Pesantren bill needs to be reviewed: VP

Pesantren bill needs to be reviewed: VP

The Chairman of the PKB faction of the Indonesian Parliament, Cucun Ahmad Syamsurijal, gave a press statement regarding the approval of the Bill on Pesantren and Religious Education at the DPR plenary meeting on Monday. (Imam Budilaksono)

Jakarta  (ANTARA News) - Vice President Jusuf Kalla highlighted the need for the House of Representatives (DPR) to pay attention and review the proposed discussion of the bill on Islamic boarding school (pesantren) and religious education.

"I think it should be noted, lest the Sunday schools or recitations ask for permission later," the vice president stated while conversing with newsmen at the Vice President`s Office here on Tuesday.

Kalla remarked that every religion has its own way of instilling religious education in its people. Hence, with the existence of the Draft Law, it is feared that the government will overly regulate the religious life of the community.

"Christianity and Catholicism have Sunday schools for children, and Islam also has recitations or the Quran education park. If all of these are regulated by the government, it will be difficult," Kalla stated.

The DPR, through a plenary meeting on Oct 16, had approved the existence of the Bill on Pesantren and Religious Education as a proposed initiative from the Indonesian Parliament.

According to the DPR, the discussion of the draft bill had received inputs from several leaders of pesantren, early school leaders, and academics.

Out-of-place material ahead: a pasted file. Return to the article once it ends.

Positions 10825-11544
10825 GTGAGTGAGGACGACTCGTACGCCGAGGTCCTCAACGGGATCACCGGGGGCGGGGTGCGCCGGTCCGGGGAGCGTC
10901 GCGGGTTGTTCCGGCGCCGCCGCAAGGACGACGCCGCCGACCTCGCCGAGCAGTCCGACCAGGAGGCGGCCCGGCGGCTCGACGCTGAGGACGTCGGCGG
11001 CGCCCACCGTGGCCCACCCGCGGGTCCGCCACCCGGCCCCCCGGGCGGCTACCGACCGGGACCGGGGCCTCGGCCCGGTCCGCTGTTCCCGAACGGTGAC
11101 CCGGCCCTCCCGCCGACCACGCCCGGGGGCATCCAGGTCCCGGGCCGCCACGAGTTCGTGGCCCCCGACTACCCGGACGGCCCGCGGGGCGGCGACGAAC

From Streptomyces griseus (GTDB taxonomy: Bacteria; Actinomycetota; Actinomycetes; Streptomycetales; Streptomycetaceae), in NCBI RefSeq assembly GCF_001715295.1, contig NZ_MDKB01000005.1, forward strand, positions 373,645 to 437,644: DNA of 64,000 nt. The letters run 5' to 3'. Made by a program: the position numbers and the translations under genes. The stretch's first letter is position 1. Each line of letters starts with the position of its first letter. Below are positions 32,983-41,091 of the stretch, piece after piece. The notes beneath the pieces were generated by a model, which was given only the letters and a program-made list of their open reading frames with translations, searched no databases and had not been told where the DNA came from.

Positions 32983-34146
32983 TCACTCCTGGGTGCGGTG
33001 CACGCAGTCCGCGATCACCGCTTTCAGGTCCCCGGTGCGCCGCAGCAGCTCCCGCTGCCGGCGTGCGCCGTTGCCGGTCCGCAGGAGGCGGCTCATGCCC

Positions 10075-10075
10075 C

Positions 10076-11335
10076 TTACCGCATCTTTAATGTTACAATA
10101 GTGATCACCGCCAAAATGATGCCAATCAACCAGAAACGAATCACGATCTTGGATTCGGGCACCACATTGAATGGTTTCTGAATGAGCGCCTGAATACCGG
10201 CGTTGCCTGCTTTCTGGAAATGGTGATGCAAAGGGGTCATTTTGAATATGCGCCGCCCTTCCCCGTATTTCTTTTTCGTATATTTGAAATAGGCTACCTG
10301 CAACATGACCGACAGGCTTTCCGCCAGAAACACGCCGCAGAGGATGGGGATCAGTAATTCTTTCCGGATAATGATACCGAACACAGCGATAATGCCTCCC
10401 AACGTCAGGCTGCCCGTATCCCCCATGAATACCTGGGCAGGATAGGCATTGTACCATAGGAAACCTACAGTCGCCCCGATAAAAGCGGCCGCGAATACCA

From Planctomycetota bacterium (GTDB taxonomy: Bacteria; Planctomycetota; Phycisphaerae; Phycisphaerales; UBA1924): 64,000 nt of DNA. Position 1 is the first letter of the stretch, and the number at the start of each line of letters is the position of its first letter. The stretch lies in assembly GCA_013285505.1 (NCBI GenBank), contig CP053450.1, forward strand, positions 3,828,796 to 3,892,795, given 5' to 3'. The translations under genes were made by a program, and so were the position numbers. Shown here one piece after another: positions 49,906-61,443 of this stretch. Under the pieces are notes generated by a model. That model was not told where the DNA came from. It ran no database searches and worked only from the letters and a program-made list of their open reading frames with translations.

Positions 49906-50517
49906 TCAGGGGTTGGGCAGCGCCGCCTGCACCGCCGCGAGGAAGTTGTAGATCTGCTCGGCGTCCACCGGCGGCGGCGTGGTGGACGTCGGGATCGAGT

However, the proposed bill was criticized by various parties, including the Alliance of Churches in Indonesia, the Indonesian Church Guardian Conference, and the Muhammadiyah Central Executive Board.

Law and Human Rights Council of Muhammadiyah Central Executive Board Chairman Trisno Raharjo, after meeting with the vice president, noted that the government and Parliament needed to involve relevant parties to discuss the bill.

Muhammadiyah deems it necessary to conduct a comprehensive study involving parties from every official religion in Indonesia.

Muhammadiyah warned that religious education in Indonesia does not only concern Islam but also Catholicism, Protestantism, Hinduism, Buddhism, and Confucianism.



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Reporting by Fransiska Ninditya
Editing by Otniel Tamindael
 

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